From Jonathan Capehart at PostPartisan at The Washington Post:
Since Florida Gov. Charlie Crist dumped the Republican Party to become an independent yesterday in his sinking candidacy for U.S. Senate, I’ve heard two intriguing things that make me think that Crist is not the dead man walking the Republicans want you to believe he is.
Today Show co-host Meredith Vieira asked Crist whether he deserted the GOP or whether the party has become so intolerant that there’s no room for a tolerant voice. “This is a desertion by nobody,” he said. “This is an embracing of all the people.”
According to a Quinnipiac poll released April 15, Crist got 30 percent of the Republicans, 27 percent of the Democrats and 38 percent of the Independents. He will need to peel off moderates in the Republican and Democratic Parties and hang onto as many Independents as possible to turn that positive poll into electoral reality in November. Disparaging Republicans — even though we all know Tea Party types who have taken over the GOP drove Crist out — wouldn’t be smart or prudent.
And then there was this nugget from the Rasmussen Reports poll released on April 22. “Fifty-six percent (56%) of voters now approve of the way Crist is handling his job, up 11 points from a month ago.” With a job approval rating like that, no wonder Crist wants to listen to the people.
From USA TODAY:
Florida Gov. Charlie Crist, who woke up this morning without the backing of the Republican Party for his Senate campaign, told MSNBC that he would “probably” give back political donations from GOP supporters — if asked.
“Morning Joe” host Joe Scarborough asked Crist, “Are you going to give them that money back or are you going to keep it?”
Crist responded: “Well, No. 1, nobody’s asked me yet. Not one person has asked me yet. And I think they realize that the reality is they gave it to my campaign, they gave it to me in order to espouse the ideas I believe in.”
Well, at least one person is asking for a refund: Texas Sen. John Cornyn, chairman of the National Republican Senatorial Committee (NRSC), called on Crist to give back donations, including $10,000 Cornyn gave Crist from his own political action committee.
If Crist does return any money, the conservative Club for Growth PAC is prepared to help facilitate the effort. “Every dollar in Charlie Crist’s campaign war chest was dishonestly raised, and he now has an obligation to refund his ill-gotten contributions to all those who request their money back,” the group’s president, Chris Chocola, said in a statement. “The Club for Growth PAC will be launching a contribution refund campaign immediately.”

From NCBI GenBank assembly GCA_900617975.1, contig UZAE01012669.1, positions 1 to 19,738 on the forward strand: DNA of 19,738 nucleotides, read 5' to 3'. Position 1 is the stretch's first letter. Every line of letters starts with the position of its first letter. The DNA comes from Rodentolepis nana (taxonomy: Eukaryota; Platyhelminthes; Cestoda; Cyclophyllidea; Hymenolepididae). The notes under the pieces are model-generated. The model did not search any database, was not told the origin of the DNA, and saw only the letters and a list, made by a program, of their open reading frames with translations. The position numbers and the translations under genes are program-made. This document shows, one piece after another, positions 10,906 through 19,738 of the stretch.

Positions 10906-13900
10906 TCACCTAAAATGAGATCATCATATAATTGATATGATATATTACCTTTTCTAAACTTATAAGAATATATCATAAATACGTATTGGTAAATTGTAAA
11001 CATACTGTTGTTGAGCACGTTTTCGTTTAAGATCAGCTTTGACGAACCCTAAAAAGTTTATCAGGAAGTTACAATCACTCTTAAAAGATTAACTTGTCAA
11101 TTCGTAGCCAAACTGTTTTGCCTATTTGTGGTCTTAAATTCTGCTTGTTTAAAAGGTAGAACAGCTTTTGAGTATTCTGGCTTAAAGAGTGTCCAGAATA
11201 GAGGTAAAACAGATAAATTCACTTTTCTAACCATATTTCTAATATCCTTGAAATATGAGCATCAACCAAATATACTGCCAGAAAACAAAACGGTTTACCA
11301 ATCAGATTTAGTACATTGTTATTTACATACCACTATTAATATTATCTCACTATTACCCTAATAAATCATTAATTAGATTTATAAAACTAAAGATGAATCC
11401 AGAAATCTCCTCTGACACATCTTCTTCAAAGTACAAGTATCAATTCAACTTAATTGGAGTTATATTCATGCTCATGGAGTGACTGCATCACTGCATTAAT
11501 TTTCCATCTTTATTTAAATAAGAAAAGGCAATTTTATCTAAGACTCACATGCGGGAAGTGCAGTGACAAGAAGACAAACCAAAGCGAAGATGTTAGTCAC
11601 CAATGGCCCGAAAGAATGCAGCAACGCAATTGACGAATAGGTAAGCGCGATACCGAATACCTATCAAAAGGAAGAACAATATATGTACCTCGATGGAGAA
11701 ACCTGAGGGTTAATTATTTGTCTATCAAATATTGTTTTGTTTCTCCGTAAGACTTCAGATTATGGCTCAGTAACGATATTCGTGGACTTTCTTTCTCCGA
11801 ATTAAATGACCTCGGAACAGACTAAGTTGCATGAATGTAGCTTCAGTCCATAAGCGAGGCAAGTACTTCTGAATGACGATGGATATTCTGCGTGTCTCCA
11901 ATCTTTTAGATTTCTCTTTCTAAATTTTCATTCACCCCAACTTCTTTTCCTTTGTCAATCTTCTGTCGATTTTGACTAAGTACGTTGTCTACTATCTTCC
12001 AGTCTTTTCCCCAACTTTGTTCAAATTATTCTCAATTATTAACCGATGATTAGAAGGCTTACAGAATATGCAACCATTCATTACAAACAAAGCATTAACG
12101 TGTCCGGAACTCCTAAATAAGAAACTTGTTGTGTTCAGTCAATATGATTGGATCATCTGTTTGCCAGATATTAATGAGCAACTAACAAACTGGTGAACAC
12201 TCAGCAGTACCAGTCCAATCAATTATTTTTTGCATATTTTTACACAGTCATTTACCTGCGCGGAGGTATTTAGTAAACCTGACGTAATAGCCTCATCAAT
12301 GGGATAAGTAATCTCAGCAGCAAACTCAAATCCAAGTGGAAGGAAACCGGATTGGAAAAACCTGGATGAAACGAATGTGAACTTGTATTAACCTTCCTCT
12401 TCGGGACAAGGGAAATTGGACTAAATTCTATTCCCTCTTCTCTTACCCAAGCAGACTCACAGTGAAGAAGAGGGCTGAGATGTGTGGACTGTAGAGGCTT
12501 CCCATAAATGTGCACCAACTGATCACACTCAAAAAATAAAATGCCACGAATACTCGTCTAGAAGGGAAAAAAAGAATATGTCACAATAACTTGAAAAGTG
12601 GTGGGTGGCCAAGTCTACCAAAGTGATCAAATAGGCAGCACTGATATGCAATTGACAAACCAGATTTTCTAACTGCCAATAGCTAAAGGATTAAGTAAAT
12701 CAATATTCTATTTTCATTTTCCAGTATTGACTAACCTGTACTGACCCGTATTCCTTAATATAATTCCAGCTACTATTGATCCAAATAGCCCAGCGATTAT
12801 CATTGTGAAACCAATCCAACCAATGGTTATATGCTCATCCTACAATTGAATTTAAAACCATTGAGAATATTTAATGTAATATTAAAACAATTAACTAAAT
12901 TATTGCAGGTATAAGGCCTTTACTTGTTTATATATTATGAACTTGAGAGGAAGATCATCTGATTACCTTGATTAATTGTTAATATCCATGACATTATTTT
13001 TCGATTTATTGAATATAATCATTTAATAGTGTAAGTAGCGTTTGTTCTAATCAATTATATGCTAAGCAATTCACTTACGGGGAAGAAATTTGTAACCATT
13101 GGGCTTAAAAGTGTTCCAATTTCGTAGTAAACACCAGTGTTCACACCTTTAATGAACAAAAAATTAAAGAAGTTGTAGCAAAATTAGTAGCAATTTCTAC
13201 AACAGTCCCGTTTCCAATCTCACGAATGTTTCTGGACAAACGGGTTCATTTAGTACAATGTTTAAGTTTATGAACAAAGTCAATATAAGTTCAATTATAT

But wait, kids, there’s more! From The Miami Herald:
ST. PETERSBURG, Fla. — Gov. Charlie Crist was back to work Friday a day after announcing he’s leaving the Republican Party and running for Senate as an independent candidate, watching the last day of Florida’s legislative session from his office and dealing with the enormous oil spill in the Gulf of Mexico.
The new direction of his campaign was on hold at least until Sunday night, when he scheduled a fundraiser on Miami Beach. Meanwhile, his campaign staff was jumping ship, as were many former supporters who quickly turned their back on the man that was recently their party’s superstar.
The now presumptive Republican nominee, tea party favorite Marco Rubio, immediately took advantage of Crist’s decision to run on his own, visiting Crist’s home county, Pinellas, to meet with volunteers in a Rubio campaign office there. And the Democratic front-runner, U.S. Rep. Kendrick Meek, learned he would be challenged by a billionaire with ties to former Hollywood madam Heidi Fleiss and Mike Tyson.
In other words, in a state where crazy politics is the norm, things are getting a little crazier as people wait to see how Crist’s independent run will shake up the Senate race.
When he was backed by the party, Crist was a fundraising powerhouse with a statewide team of supporters. Now only the truly devoted will be with him while most party activists, Republican leaders and campaign workers choose to be loyal to the party rather than the candidate.
He has to hire a new campaign manager, a new pollster, a new company to do his television ads and he has to find a new base of donors.
Also Friday, billionaire real estate magnate Jeff Greene entered the Democratic primary against Meek, who began his campaign in January 2009 and is considered the favorite for the nomination.
And the plot thickens.